Originally Posted by pan64
here is a quick explanation on how the boot process works: https://en.wikipedia.org/wiki/Linux_startup_process
I think you mixed the 32bit/64bit environments (probably some kernel modules?) but we should know much more about partitions and installations to be able to give you further help
Booting UP works fine. It's booting DOWN that fails. Do you have any documentation on THAT?
I know that kernel syscall reboot(2) needs to be called. I suspect that /sbin/shutdown should be making this call and for some reason is not doing so. Could it be waiting for something that isn't happening?
Ctrl+Alt+SysRq+b does work, so the kernel can at least do that much. Ctrl+C echos a "^C". Ctrl+Alt+Del causes the string "shutdown: warning: cannot open /var/run/shutdown.pid" to be output. So this suggests to me that userland is still up.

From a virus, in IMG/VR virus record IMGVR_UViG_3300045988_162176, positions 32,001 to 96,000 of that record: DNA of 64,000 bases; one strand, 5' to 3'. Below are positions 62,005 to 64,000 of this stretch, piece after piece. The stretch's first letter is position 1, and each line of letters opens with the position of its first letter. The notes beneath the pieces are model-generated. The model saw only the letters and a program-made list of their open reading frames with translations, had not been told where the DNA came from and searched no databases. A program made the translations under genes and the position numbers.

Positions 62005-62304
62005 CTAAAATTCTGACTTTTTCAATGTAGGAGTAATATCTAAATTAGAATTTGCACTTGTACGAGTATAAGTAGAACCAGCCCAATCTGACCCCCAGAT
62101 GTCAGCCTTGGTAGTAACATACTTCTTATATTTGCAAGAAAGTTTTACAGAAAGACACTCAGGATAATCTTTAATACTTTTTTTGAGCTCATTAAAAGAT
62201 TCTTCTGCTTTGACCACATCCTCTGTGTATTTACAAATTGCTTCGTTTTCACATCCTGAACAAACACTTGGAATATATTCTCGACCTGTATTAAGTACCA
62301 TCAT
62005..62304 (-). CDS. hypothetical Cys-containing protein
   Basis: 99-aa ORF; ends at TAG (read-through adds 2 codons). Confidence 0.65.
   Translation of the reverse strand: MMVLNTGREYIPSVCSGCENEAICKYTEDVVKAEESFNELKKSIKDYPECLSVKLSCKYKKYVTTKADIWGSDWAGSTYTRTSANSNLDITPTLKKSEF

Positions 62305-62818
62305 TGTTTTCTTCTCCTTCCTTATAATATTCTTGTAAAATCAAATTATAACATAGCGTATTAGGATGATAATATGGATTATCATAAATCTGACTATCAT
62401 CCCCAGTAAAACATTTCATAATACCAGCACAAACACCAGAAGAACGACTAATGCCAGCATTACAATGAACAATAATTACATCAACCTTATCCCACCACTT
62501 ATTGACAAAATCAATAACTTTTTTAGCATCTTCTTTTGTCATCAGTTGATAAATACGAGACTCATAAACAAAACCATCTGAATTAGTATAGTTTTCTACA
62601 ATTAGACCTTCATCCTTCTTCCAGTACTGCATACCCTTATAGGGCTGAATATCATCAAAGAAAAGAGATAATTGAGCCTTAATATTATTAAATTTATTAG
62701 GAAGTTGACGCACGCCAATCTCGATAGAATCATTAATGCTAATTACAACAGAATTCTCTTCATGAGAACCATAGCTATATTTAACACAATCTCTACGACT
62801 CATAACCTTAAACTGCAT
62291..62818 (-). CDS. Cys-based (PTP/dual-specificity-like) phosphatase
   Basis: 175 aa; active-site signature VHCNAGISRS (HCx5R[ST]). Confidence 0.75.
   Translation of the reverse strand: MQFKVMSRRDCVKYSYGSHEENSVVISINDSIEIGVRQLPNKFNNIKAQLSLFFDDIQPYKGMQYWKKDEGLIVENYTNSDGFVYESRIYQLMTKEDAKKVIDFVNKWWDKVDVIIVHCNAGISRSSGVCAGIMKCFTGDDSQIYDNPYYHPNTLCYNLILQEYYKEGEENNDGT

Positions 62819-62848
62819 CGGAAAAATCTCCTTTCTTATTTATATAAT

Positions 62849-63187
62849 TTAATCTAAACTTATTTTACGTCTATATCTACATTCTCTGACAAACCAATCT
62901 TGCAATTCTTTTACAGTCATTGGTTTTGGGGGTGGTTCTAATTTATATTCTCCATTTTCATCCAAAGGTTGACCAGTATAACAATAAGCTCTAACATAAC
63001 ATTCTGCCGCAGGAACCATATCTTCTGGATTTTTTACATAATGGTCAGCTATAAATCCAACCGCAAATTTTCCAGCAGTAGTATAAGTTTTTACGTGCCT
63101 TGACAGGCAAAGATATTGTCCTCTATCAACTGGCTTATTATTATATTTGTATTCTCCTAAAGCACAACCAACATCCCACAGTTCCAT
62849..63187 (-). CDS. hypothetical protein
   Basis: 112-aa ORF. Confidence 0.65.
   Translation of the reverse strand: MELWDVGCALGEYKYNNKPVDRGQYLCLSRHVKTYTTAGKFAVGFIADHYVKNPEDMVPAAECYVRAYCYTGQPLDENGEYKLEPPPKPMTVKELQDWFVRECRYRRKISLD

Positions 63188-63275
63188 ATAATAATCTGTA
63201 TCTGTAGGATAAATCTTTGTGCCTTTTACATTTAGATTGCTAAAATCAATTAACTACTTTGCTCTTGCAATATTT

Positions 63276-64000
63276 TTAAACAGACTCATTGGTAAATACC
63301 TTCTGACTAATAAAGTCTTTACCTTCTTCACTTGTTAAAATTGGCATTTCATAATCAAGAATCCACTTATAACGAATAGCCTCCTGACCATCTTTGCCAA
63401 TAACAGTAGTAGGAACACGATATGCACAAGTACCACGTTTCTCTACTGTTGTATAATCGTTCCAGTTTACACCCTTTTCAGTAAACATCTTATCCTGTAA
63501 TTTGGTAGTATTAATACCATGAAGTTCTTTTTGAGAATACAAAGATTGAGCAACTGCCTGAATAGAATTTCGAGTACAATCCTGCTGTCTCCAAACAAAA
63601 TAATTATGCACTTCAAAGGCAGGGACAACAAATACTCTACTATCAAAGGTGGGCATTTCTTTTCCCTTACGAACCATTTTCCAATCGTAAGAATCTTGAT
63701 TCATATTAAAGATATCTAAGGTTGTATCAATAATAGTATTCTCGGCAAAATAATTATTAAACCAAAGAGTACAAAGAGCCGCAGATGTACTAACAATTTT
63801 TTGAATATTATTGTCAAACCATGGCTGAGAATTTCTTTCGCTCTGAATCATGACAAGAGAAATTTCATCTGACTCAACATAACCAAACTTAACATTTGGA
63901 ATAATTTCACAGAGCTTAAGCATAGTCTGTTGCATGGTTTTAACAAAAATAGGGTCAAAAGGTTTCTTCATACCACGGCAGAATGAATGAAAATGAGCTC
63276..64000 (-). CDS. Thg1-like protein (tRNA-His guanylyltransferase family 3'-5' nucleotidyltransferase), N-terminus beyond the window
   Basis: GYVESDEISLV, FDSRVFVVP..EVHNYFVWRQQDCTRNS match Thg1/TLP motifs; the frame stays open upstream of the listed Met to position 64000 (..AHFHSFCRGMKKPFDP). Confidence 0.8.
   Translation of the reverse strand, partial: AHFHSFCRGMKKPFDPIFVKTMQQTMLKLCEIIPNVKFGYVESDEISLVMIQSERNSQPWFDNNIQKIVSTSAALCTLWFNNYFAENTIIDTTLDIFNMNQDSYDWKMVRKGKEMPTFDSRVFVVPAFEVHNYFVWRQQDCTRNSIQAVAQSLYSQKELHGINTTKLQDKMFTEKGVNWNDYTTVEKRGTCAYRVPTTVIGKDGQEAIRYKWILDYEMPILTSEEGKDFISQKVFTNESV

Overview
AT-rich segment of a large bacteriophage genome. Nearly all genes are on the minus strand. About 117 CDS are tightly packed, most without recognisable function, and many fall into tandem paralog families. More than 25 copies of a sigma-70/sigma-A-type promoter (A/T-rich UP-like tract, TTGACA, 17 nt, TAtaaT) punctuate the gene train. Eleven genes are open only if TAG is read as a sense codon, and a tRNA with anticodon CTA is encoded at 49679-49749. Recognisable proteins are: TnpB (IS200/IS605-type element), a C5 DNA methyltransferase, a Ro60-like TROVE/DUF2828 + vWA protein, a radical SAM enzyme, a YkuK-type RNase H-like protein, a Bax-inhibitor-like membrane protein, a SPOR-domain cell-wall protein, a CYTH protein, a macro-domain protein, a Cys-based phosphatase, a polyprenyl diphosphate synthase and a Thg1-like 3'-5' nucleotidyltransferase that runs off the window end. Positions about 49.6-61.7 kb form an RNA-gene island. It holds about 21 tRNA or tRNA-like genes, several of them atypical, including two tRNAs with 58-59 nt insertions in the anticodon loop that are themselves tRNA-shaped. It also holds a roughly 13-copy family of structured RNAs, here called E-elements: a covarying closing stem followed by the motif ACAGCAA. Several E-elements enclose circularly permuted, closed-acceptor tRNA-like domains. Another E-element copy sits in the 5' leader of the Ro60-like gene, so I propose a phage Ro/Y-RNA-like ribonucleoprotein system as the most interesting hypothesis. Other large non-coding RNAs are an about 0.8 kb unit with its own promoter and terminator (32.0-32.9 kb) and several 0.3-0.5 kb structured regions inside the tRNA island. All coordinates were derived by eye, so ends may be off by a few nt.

OTOH, if I do "reboot -f" it just freezes. Then Ctrl+C does nothing and Ctrl+Alt+Del does nothing. But Ctrl+Alt+SysRq+b still works.
I was wrong about the reboot(2) call. I edited the /etc/rc.d/rc.6 script and where it invokes "/sbin/reboot", I made it invoke "/sbin/strace -ftt /sbin/reboot" (I copied /usr/bin/strace to /sbin/strace to be sure it was available). It showed that reboot(LINUX_REBOOT_MAGIC1, LINUX REBOOT_MAGIC2, LINUX_REBOOT_CMD_RESTART) was being called. So it is the kernel that is hanging on this.
I'm going to change this script to do "echo b > /proc/sysrq-trigger" instead of /sbin/reboot. Maybe that will work better (if /proc is still mounted).
The "echo b > /proc/sysrq-trigger" works (so /proc was still mounted OK).